Do Courts Have the ‘Jurisdiction’ to Hear Lawsuits on Trump’s National Emergency Declaration?

President Trump signed a sweeping spending bill on Friday to avert another government shutdown while at the same time declaring a national emergency at the border.

While many argue that national emergencies have been declared in the past by Presidents, Trump’s national emergency declaration brings with it the additional issue of whether a President can reallocate funds already assigned by Congress for a particular purpose.

The liberal Left is already objecting to the declaration of a national emergency by the filing of a lawsuit on Friday with more lawsuits promised to come in the near future.

Some also believe that an official “rejection” by Congress of the national emergency is yet to come.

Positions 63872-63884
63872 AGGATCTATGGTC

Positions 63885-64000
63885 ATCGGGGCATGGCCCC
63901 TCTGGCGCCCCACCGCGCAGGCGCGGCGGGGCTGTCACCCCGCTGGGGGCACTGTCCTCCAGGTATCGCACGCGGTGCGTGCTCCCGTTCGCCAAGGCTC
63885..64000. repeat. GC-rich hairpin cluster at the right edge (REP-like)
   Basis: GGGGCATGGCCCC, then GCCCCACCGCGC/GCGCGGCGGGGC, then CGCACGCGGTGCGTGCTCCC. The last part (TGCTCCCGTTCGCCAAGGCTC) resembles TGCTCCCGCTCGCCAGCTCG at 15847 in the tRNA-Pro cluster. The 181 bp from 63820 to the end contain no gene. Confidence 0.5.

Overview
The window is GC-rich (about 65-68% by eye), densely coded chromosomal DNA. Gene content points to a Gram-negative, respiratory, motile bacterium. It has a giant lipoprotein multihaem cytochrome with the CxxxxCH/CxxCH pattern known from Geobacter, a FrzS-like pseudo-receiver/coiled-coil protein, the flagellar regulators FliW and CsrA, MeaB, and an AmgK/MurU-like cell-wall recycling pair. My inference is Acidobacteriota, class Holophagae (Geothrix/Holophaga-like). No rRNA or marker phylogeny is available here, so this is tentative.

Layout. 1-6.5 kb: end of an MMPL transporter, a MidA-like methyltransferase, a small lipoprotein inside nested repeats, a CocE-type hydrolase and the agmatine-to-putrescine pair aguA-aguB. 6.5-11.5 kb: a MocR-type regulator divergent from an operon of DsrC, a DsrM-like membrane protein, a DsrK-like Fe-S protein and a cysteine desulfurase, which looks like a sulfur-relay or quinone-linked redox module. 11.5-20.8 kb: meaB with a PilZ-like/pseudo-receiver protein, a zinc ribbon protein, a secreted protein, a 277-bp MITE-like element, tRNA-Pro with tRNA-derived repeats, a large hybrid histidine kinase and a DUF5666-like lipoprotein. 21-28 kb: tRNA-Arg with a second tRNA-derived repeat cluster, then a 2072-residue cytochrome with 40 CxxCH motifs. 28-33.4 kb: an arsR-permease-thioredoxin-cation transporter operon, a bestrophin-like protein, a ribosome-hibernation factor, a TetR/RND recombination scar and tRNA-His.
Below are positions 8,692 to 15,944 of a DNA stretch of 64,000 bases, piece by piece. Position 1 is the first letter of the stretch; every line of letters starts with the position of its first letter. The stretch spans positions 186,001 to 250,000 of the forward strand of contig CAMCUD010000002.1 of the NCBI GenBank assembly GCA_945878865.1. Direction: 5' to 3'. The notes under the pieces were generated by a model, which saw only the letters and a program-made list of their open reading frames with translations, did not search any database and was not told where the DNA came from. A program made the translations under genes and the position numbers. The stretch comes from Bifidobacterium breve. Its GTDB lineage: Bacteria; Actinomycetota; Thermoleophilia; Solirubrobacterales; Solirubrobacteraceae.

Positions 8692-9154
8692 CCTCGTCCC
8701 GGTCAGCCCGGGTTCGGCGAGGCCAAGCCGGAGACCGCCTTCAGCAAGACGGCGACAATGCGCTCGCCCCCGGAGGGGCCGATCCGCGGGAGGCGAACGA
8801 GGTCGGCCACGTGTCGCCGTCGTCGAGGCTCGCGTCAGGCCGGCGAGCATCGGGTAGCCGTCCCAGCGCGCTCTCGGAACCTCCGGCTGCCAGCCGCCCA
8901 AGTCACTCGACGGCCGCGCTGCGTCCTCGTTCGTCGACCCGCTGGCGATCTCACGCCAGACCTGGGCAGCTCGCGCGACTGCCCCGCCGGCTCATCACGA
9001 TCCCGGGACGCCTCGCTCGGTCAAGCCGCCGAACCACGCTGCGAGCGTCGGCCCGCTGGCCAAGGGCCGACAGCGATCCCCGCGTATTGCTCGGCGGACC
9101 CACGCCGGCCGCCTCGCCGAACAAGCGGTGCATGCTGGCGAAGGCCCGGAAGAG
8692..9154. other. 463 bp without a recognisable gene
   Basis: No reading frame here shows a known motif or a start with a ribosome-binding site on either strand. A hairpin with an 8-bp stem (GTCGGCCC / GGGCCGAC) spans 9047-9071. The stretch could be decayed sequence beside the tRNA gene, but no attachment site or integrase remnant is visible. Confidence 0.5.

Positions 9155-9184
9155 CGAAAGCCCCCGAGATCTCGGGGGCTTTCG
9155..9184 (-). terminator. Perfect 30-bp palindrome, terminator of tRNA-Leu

Daniel Horowitz, senior editor of a conservative news organization, argued that “no judge has jurisdiction to erase our borders” and many others, including the ACLU, don’t have standing to bring a lawsuit against Trump’s emergency declaration.

Not according to some judges.

Case in point, an Obama-appointed federal judge in the U.S. District Court for the Northern District of California recently ruled that Trump’s order requiring those seeking asylum to enter at a point of entry, could be temporarily enjoined.

Horowitz argued that the judge:

“…has no jurisdiction over immigration, has no jurisdiction over national security, has no jurisdiction over the border, violated endless settled law, violated Article II powers, violated Article I delegated authority, and broke every sane ruling on Article III standing that differentiates a court from a legislature.”

If nothing else, the ruling by the judge is an indication that at least some judges will be willing to grant plaintiffs’ standing and declare their own authority to hear cases regarding Trump’s national emergency declaration, eventually forcing him to defend his executive authority before the U.S. Supreme Court.